I absolutely love and adore the dacha experience (which is why in a short while it will be eating up my entire disposable income) and yes, the ‘summer showers’ and even taking a tinkle under the stars can be fun (until the mosquitoes descend on your ass), but dachas are also a lot of work.

        When you’re an old woman and your hips and back and arms hurt, it’s hard to spend 6 months out of a year getting up early every morning to basically hand-plow the soil, fertilize it, plant the seeds, weed, collect Colorado bugs off potato leaves, water, cover-and-uncover the vegetable patches in case of frost, harvest, pickle and store the produce. Hell, it’s hard even not for an old person – I dropped 5 kilos guaranteed over a week of May holidays with prep work alone. And that’s even before you get to house maintenance and chopping wood and carrying water from the well.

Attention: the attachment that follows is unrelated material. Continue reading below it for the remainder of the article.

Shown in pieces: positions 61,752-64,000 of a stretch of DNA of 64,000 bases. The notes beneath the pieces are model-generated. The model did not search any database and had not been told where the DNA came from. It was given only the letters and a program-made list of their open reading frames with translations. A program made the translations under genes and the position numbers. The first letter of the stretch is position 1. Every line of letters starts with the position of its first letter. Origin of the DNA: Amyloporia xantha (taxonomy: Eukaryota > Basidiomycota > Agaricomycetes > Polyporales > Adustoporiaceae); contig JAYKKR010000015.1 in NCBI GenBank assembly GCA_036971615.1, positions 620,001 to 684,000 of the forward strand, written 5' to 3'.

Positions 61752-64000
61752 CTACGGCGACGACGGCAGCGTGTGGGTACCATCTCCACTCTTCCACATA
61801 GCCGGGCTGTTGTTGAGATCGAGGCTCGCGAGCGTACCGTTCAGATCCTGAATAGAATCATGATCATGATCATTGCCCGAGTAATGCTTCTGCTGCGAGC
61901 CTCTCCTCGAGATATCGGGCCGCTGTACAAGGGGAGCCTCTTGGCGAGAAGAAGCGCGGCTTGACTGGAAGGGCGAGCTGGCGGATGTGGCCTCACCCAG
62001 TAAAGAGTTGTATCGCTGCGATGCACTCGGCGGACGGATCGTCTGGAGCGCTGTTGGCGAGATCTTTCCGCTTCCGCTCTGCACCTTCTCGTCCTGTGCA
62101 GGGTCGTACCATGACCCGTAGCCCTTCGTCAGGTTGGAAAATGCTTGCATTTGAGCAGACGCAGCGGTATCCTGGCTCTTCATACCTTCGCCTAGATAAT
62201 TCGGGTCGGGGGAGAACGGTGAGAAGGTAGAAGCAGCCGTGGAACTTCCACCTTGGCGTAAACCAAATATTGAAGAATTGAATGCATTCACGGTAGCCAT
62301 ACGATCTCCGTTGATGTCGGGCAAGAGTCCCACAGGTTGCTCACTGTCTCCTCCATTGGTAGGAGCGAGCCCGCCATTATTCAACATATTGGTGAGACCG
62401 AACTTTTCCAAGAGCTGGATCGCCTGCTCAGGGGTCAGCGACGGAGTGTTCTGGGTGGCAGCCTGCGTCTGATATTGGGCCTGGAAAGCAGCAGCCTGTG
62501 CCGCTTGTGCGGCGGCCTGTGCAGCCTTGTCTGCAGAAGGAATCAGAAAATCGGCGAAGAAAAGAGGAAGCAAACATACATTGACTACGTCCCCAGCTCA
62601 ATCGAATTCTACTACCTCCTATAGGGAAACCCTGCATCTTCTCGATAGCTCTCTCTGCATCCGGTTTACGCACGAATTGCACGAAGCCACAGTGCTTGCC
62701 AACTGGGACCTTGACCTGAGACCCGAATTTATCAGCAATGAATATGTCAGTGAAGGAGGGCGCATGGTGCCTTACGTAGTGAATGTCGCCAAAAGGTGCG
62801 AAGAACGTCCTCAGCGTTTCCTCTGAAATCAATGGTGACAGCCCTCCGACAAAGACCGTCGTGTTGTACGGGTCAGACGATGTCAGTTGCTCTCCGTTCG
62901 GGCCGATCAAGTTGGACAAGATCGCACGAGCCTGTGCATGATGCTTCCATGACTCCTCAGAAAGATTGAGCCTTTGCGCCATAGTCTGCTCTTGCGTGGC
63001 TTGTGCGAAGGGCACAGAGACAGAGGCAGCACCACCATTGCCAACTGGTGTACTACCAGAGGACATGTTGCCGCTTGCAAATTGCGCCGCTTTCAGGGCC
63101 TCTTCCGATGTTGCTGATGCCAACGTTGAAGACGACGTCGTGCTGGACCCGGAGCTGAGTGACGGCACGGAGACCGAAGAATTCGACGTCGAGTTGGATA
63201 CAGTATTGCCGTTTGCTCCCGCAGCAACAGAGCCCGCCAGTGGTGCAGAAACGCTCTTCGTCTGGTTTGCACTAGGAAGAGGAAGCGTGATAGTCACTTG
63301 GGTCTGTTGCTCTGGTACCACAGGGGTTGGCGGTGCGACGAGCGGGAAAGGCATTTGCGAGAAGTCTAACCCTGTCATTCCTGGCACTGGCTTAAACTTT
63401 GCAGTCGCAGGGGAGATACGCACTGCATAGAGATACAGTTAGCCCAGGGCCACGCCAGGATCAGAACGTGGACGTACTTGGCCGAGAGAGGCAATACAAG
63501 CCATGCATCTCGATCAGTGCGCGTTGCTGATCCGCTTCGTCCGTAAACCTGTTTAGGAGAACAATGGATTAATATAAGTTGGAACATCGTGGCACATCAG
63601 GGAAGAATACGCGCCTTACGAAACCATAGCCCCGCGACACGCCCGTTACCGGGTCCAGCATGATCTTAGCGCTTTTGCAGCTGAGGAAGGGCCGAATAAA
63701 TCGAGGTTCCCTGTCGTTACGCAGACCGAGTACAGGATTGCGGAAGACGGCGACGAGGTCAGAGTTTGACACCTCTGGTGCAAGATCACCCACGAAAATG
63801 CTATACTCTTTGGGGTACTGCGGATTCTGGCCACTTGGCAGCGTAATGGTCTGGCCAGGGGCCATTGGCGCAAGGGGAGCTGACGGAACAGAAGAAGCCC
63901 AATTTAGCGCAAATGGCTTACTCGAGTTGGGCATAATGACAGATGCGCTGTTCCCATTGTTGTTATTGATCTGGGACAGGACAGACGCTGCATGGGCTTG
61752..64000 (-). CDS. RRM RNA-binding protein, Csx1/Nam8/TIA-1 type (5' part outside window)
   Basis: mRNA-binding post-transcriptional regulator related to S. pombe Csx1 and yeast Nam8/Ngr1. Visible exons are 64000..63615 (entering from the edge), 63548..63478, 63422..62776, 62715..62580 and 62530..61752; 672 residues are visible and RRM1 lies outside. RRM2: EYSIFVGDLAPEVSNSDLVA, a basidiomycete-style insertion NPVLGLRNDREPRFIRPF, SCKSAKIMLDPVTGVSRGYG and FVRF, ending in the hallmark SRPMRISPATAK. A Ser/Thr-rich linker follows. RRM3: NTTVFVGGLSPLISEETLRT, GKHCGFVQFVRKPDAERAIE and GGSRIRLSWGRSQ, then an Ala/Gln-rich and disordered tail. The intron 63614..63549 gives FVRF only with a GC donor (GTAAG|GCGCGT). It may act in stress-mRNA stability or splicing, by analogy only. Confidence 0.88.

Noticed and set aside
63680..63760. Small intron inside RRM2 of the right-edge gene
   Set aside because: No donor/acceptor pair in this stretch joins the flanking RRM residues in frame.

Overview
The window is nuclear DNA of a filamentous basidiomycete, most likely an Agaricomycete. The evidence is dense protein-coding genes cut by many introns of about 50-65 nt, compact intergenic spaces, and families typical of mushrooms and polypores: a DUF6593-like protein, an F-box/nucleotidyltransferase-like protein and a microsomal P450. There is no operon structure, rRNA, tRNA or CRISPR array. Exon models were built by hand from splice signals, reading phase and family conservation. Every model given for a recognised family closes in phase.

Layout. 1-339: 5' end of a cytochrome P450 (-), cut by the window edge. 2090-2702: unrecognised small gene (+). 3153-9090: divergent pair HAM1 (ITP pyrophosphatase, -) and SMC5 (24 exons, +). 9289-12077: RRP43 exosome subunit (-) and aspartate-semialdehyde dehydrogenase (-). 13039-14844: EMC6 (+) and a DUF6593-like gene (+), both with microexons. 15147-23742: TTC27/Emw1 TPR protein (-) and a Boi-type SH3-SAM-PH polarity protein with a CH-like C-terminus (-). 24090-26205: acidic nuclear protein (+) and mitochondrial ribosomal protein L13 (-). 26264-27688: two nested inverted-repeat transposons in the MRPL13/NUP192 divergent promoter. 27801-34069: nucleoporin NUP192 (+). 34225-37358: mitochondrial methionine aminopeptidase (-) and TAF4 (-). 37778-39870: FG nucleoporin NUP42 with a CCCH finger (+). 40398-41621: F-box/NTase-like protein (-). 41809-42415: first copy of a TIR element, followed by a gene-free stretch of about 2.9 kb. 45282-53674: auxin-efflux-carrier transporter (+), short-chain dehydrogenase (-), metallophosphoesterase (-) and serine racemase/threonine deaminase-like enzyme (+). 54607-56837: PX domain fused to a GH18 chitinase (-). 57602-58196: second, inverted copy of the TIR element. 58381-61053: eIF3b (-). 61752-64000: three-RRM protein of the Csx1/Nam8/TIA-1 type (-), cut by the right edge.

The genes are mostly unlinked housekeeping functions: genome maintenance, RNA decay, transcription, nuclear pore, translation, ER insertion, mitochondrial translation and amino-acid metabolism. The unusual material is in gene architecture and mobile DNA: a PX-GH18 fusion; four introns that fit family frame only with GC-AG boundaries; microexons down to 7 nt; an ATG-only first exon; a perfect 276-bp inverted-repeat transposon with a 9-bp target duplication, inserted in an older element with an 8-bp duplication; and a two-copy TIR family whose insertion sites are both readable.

So yeah. Getting ‘back to nature’ is fun and all, but these old people aren’t having an adventure – they are trying to survive. At least let’s not trivialize that experience.

      • Lila says:

        oh i dont argue with u. i said dacha a lot of fun unless its not ur only source of food and necessity. but apart from that its a lovely cultural tradition – growing food on ur property that i would definetely continue even if living in the us. i would use my tiny backyard space not for barbeque or flowers but for growing my own tomatoes=))

      • Expat Eye says:

        Oh Lila, Lila, Lila! What I wouldn’t give for a couple of hours inside your head! What a lovely, happy place it must be! I’m sure that as a kid it was a great adventure, and yes, maybe even as a weekend getaway – but for a little old lady or man trying to maintain one on their own? It must be hellish. Even practical things like going to the toilet – if you need to go in the middle of the night when it’s -30 and you trip… It’s hardly ideal.